The true story of a small town, working-class father who embarks on a solo walk across the U.S. to crusade against bullying after his son is tormented in high school for being gay.
Mark Wahlberg portrays real-life Joe Bell, who in 2013 trekked across America on foot (strikingly captured with wide-angle shots emphasizing distance traveled) to preach about the harms of bullying, specifically homophobia and bigotry. Starting in small hometown Oregon with a destination of New York (for reasons that become clear as Joe Bell goes on), we first see Joe giving a lecture at a high school about the pain and side effects such torment can inflict. He then proceeds to end his speech on a note that acceptance all begins at home with parents allowing the children to express their identity and be themselves. Once back on the road, he is confronted by his son Jadin (a powerful Reid Miller, unfortunately, somewhat wasted as this is mostly a flimsy character study of Joe). The latter reminds his father that he didn’t exactly practice what he just touted. Joe begs to differ, and then director Reinaldo Marcus Green (Monsters and Men) takes us back to a flashback nine months ago.
Jadin comes out as gay to his mother Lola (the far more accepting and tender parental figure, played by Connie Britton) and father Joe, who claims to be okay with his son’s sexuality but clearly internalizes homophobia and shows great concern for his reputation and what other families will think. His solution for Jadin is to put up his fists and start fighting, pushing outdated manliness on his teenage boy without bothering to dig deeper into what that hazing and harassment at school is like. Mostly, he’s just embarrassed by the boy practicing cheerleading out in the front yard with his best friend Marcie (Morgan Lily), insisting they take it to the backyard away from judgmental eyes, all while being assured by friends that homosexuality is merely a phase.
Throughout the first 45 minutes or so, the direction and script (written by Diana Ossana and Larry McMurtry) strike a fair balance between studying the internal struggle inside Joe Bell and the horrors Jadin faces daily (which are not sanitized and uncomfortable to watch). Switching back and forth nine months apart allows both Joe Bell and audiences alike to see not necessarily the hypocrisy but the flaws in his thinking and reasons for his walk across America. Joe seems to think that change can be made by handing bigots a flyer on the effects of bigotry, much like global corporations think showing sincere activist alliance amounts to updating a social media avatar or hollow gestures that leave no impactful impression. As more details about the story and his past come to light (there’s a certain event that seems to have only made his toxic and borderline verbally abusive behavior only worse, further painting a portrait of a complicated person), the good-intentioned purpose of his quest begins to feel misguided. It’s as if Joe Bell is hiding from the truth, his own actions, and the part he played in allowing the abuse to go on. In particular, a scene inside a drag bar concludes with an emotional revelation that stings, changing the course of the narrative for better and worse.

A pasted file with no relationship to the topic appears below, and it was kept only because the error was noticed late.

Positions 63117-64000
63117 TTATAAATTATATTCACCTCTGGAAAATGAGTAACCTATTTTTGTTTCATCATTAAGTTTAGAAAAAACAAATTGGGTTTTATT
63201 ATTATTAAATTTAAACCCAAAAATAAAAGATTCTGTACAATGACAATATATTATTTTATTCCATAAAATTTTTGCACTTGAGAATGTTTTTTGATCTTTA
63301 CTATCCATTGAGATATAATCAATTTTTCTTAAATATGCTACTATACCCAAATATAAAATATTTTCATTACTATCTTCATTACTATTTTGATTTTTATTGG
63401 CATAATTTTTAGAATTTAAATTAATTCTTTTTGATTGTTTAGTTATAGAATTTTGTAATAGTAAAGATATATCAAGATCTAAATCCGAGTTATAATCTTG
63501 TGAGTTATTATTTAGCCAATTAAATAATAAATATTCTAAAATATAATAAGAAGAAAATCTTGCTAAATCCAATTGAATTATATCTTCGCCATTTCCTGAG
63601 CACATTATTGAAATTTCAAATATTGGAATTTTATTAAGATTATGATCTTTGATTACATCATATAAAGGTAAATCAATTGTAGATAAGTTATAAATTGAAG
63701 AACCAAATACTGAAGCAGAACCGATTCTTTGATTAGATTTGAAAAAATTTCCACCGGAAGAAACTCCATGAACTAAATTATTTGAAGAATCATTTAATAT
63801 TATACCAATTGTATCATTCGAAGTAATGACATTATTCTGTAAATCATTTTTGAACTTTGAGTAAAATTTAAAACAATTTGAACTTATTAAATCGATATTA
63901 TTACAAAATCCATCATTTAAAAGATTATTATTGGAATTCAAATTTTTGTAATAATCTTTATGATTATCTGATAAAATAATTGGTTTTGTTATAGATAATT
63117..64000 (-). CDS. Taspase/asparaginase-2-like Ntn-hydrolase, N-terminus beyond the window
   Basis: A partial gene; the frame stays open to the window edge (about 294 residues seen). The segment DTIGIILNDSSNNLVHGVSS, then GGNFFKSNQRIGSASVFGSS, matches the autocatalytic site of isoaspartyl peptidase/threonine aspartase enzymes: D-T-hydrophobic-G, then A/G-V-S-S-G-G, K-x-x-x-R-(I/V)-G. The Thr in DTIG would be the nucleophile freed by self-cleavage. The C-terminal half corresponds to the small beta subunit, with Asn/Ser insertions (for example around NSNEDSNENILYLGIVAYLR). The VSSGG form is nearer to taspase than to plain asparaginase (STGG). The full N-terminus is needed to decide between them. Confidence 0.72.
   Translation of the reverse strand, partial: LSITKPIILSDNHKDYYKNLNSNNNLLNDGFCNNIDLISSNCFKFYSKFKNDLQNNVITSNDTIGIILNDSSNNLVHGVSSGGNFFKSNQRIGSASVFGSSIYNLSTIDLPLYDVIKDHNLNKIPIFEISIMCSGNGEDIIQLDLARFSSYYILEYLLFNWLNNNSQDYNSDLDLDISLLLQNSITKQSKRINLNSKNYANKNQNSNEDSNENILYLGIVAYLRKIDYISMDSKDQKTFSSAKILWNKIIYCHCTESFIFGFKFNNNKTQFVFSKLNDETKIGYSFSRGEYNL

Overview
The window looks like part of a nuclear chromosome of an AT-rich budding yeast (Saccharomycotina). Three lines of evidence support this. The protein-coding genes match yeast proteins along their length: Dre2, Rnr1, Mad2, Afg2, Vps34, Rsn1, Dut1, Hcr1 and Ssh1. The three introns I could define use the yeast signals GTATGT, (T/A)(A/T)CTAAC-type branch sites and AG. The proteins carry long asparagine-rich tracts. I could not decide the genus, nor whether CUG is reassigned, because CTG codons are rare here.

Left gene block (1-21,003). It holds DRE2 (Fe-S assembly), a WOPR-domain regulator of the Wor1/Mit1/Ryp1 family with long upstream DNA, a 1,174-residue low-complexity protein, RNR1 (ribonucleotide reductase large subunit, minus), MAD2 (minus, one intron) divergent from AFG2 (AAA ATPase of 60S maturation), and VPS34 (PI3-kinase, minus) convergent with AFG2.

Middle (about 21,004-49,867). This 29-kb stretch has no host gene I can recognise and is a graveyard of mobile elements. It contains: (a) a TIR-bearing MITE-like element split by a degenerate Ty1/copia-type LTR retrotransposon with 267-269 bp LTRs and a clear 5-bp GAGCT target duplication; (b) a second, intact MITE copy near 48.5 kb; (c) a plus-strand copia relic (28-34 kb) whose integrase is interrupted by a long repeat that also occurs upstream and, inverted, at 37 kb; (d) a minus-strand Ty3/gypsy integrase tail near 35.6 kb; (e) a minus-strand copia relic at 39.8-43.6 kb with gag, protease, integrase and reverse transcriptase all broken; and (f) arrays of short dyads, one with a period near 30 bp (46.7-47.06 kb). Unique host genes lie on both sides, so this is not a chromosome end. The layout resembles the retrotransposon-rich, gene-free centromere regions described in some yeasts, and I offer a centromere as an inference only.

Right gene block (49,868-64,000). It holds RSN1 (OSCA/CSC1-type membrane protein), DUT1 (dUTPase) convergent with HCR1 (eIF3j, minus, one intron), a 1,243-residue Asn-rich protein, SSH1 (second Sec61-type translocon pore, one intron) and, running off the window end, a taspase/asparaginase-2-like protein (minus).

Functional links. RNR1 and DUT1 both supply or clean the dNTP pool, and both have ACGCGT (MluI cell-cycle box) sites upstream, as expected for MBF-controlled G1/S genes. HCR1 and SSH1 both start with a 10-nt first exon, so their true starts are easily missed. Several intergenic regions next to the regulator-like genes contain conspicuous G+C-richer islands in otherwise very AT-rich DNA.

This is where the narrative decides to make Joe Bell the primary focus, triggering a series of sentimental sequences that, while terrifically acted by Mark Wahlberg with respect and emotion ranking among some of his best work to date, can’t escape that it’s the wrong trajectory. The life of Jadin, which starts as half of the narrative, practically fades away (until it’s time for one critical scene) and leaves nowhere intriguing for the rest of it to go aside from redemption. The self-reflection is largely gone, the insight into the life of Jadin disappears, there’s a lack of scenes between the two of them, and Joe Bell somehow loses complexity as a person. It’s also odd that a film attempting to explore manliness in different forms that has a boy still showing interest in football (even if it’s through cheerleading and trying to date a closeted running back) doesn’t do much of anything with that juxtaposition. There are some more speeches and some interactions with a sheriff (Gary Sinise) empathizing with Joe’s journey due to having a gay son himself, but not much of it is engaging. Thankfully, the film also doesn’t step too far into misery porn.
Joe Bell is still relatively watchable even if the story has honed in on the wrong person, but then the ending comes. First of all, the twist (which is admittedly well executed even if most viewers will see it coming from miles away, quite literally in this case) already questionably recontextualizes certain scenes. However, it’s the final scene between Joe and Jadin Bell that is such ill-advised garbage, whatever well-meaning ideas the film started out with have now twisted into offensively feel-good redemption and forgiveness, again, coming from the wrong characters.
There’s a line where someone tells Joe he is mistakenly making the walk for Jadin about him; the direction from Reinaldo Marcus Green makes the same mistake. It also wouldn’t even be so wrongheaded if anyone bothered to shy away from melodrama and clichés while maintaining some level of dignity to the writing (especially during the last 10 minutes). There’s nothing wrong with wanting to study Joe Bell’s confused and conflicted state of mind, but the script also comes up short there during the second half. It’s a shame that in what is debatably Mark Wahlberg’s career-best performance, the execution of Joe Bell is so erroneous.